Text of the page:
If you’ve used Twitter long enough, you’re probably aware of the term “Fail Whale” — the image of a smiling whale that used to show up every time Twitter unexpectedly crashed.
Twitter had outages so often in its early years that the Fail Whale mascot almost reached a cult status. It had an online fan club and adorned t-shirts and coffee mugs. Conan O’Brien even used it to promote his own radio show in 2010.
But Fail Whale started to appear less frequently after Mike Abbott was hired as Twitter’s VP of Engineering in May 2010.
During his 18 months there, Abbott increased the number of engineers from 75 to 375, and built a much more reliable service that could handle over 250 million tweets a day (5X the amount it saw when Abbott was first hired). Eventually, Twitter fixed its outage problem and Fail Whale faded away.
Abbott is widely credited with solving Fail Whale, and to this day, he proudly writes on his LinkedIn profile, “No more fail whale.”
Now, Abbott is taking on another challenge: rebuilding Kleiner Perkins Caufield & Byers, the storied, 43-year old venture capital firm that’s going through a transitional phase to reclaim its glory days.
Brought in as a partner in 2011, Abbott has a unique set of experiences that makes him somewhat of a rarity in the VC world. Unlike many VCs who tend to have a business background, Abbott comes with a strong engineering pedigree, having worked on Microsoft’s early cloud computing service and Palm’s WebOS software (the smartphone maker HP bought for $US1.2 billion). He’s also the founder of Composite Software, a data processing software that was later acquired by Cisco for $US180 million.
That blend of engineering and business acumen makes Abbott stand out in a crowded VC market. He says it helps him relate better to the engineering founders and technical startups, which he tends to invest in more frequently. He also gets to be more involved in the hiring and recruiting process, as well as the overall business strategy of the companies he invests in. His portfolio companies include Snapchat, CoreOS, and CodeAcademy.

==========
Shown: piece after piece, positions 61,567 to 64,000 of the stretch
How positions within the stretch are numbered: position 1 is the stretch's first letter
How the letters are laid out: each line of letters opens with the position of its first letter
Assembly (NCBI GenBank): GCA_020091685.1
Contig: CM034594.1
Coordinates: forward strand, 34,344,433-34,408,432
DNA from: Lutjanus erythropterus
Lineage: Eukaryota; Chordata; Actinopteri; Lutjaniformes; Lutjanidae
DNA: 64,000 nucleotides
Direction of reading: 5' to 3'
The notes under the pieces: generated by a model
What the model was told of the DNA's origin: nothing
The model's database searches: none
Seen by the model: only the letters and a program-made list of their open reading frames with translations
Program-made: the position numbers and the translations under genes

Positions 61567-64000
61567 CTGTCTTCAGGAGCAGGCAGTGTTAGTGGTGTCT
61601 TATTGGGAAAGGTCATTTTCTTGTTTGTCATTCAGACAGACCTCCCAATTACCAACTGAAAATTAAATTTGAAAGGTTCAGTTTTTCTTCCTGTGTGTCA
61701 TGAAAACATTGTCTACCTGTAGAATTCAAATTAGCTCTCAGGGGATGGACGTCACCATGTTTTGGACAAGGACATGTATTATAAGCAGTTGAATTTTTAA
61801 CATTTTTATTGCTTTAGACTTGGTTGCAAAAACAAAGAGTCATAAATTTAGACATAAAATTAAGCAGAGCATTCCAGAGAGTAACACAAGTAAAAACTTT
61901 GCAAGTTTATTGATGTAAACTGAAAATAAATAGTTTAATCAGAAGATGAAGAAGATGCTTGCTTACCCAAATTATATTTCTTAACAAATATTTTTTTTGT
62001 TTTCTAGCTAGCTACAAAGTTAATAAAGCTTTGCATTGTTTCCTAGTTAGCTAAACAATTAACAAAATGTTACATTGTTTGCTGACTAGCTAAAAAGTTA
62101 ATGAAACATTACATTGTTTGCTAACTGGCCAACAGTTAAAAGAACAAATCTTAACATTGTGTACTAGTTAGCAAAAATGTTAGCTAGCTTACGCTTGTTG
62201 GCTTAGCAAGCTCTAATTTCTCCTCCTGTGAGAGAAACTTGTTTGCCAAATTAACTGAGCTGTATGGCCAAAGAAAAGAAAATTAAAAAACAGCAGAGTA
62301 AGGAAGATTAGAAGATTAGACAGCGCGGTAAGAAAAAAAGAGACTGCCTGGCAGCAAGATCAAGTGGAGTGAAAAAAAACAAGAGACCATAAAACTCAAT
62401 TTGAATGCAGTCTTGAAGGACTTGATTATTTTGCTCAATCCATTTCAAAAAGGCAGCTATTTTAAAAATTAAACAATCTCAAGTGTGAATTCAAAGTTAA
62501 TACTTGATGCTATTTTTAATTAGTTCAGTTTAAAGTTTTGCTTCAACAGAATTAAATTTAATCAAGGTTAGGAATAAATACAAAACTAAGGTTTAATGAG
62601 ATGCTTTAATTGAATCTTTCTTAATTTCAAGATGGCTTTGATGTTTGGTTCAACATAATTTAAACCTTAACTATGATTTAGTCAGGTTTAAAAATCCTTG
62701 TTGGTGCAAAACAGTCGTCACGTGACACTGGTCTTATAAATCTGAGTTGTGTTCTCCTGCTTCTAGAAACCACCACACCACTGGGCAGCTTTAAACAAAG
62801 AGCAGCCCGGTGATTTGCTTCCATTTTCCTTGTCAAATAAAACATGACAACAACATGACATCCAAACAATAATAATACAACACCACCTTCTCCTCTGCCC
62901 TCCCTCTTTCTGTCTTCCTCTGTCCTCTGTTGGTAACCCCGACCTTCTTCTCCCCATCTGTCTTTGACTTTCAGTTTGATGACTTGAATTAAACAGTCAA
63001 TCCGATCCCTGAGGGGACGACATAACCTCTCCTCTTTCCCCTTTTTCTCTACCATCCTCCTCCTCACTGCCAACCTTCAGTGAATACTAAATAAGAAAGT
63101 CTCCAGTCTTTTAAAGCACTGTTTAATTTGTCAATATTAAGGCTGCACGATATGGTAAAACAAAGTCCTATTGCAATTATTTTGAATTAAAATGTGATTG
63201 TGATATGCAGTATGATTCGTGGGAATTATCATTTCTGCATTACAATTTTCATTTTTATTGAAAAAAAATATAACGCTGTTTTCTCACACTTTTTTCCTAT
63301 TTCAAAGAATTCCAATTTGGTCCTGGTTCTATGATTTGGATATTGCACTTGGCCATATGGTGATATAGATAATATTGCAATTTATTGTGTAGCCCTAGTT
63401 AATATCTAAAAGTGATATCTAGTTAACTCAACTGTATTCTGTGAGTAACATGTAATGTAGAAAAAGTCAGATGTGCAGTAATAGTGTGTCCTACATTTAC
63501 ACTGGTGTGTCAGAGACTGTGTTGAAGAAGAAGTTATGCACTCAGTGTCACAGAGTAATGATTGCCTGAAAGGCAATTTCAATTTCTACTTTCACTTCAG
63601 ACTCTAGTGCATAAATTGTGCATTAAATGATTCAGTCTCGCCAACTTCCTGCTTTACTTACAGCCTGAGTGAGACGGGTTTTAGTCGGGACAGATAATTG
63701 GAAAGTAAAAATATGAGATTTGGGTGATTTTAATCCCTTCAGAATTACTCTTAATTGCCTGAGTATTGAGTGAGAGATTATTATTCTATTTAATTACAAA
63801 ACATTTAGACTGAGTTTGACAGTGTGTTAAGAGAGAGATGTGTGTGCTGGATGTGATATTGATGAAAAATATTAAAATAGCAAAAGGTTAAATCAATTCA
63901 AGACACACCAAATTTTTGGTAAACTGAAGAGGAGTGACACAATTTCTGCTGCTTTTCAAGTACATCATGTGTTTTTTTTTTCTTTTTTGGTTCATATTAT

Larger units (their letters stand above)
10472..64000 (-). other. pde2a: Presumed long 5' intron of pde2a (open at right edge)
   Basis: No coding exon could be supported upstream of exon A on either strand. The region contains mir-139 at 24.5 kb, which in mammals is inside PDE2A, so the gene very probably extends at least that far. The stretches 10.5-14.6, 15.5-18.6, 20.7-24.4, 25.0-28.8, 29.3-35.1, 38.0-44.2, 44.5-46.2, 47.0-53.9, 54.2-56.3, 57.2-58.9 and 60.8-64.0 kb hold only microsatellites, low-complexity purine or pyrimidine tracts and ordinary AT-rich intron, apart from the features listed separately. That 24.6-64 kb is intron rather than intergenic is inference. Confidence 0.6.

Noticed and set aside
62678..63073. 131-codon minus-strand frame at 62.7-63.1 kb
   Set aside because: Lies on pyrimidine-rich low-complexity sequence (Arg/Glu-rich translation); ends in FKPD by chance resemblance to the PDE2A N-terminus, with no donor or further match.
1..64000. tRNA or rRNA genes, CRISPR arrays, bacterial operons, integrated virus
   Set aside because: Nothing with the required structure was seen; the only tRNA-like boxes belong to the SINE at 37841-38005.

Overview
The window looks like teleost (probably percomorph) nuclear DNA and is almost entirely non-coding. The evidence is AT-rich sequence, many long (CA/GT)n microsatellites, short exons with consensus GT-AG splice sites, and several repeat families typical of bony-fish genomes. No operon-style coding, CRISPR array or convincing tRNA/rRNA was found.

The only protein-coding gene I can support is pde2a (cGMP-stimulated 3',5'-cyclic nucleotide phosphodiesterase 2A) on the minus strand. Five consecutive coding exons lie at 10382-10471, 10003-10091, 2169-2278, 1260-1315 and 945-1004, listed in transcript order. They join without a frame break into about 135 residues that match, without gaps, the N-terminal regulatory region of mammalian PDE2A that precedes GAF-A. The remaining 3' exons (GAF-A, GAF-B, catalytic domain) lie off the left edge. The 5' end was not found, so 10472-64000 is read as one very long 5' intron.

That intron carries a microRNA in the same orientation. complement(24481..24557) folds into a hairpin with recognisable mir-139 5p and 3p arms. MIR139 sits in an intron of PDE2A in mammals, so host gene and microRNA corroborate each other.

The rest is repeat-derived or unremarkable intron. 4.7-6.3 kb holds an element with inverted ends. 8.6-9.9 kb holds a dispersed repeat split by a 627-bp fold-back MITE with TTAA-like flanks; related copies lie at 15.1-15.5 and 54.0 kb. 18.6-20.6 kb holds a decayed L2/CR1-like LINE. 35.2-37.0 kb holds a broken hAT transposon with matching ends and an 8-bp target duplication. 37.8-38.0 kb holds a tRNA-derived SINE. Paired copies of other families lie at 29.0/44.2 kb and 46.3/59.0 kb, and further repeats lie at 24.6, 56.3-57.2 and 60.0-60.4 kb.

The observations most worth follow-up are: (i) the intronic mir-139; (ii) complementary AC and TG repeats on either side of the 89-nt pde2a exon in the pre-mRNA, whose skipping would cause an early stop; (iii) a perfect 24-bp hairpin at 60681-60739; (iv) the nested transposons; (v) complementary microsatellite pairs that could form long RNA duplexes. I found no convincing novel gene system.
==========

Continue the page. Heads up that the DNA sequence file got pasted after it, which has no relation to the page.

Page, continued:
“I think it’s unique to have someone on the venture side who’s started companies, scaled teams like at Twitter, built mobile operating systems like WebOS, and also wrote some software,” Abbott told Business Insider. “I’m kind of a weird dude (laughs).”
Rebuilding Kleiner Perkins
Abbott is also considered to be one of the first in line when it comes to taking charge of Kleiner Perkins — once its iconic, 63-year old leader John Doerr retires.
And that may very well be why Kleiner Perkins brought in Abbott in the first place. It’s no secret that Kleiner Perkins has struggled to make that generational transition to bring in a younger breed of talent. Aside from Doerr, Mary Meeker and Ted Schlein – both in their 50s – are perhaps the only investors that have the kind of top-notch star power to lead Kleiner Perkins. Abbott, at 42, is one of the youngest and most recognisable partners at the firm now.
Abbott doesn’t deny the notion that Kleiner Perkins needs a fresh infusion of young blood, although he doesn’t think it’s going to be just one person doing it all.
“I need some more people around the table that are younger – that is absolutely correct,” Abbott tells us. “But I don’t think it’s an individual. We need a partnership of people for the next generation to kind of lead us forward to get back to being great.”
Kleiner Perkins’ decision to over-invest in green technology, while failing to see the opportunity in mobile and social media early on, is one of the main stumbles of recent years that Abbott must fix. Even before the Ellen Pao trial, in which a former partner unsuccessfully sued the firm for gender discrimination, Kleiner Perkins had lost its reputation as the Valley’s top performing and most venerable VC firm.
“The firm had arguably over-indexed in green technology and probably under-indexed in some of the digital companies. So there was some transition that needed to happen,” Abbott said.
“And looking at my background, I built things from scratch or I tried to fix things. So I thought, ‘Wow, this could be an amazing group of people and an interesting challenge to get Kleiner Perkins back to being great again.”
For what it’s worth, Kleiner Perkins has been able to make late-stage investments in some of the hottest Silicon Valley startups, including Uber, Snapchat, and Slack. But turning that perception around and rebuilding its legacy may take some more time, Abbott says.
“We’re seeing great companies and winning competitively,” he said. “Perception is what it is, but time will tell with the returns and the companies we get involved with.”
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